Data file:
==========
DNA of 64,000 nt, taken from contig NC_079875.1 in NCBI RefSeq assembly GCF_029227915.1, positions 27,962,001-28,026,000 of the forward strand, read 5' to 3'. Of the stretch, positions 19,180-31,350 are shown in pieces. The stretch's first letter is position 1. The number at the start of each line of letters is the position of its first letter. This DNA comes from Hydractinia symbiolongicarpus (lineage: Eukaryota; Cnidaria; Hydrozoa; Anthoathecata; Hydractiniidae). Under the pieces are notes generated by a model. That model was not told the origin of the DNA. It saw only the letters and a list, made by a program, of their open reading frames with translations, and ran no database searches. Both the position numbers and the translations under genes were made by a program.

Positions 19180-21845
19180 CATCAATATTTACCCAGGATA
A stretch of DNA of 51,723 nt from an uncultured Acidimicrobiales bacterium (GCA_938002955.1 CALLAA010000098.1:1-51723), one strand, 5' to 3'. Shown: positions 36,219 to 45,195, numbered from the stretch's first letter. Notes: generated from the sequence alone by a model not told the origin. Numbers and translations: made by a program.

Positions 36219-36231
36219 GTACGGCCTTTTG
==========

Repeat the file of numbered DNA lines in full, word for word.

DNA of 64,000 nt, taken from contig NC_079875.1 in NCBI RefSeq assembly GCF_029227915.1, positions 27,962,001-28,026,000 of the forward strand, read 5' to 3'. Of the stretch, positions 19,180-31,350 are shown in pieces. The stretch's first letter is position 1. The number at the start of each line of letters is the position of its first letter. This DNA comes from Hydractinia symbiolongicarpus (lineage: Eukaryota; Cnidaria; Hydrozoa; Anthoathecata; Hydractiniidae). Under the pieces are notes generated by a model. That model was not told the origin of the DNA. It saw only the letters and a list, made by a program, of their open reading frames with translations, and ran no database searches. Both the position numbers and the translations under genes were made by a program.

Positions 19180-21845
19180 CATCAATATTTACCCAGGATA
A stretch of DNA of 51,723 nt from an uncultured Acidimicrobiales bacterium (GCA_938002955.1 CALLAA010000098.1:1-51723), one strand, 5' to 3'. Shown: positions 36,219 to 45,195, numbered from the stretch's first letter. Notes: generated from the sequence alone by a model not told the origin. Numbers and translations: made by a program.

Positions 36219-36231
36219 GTACGGCCTTTTG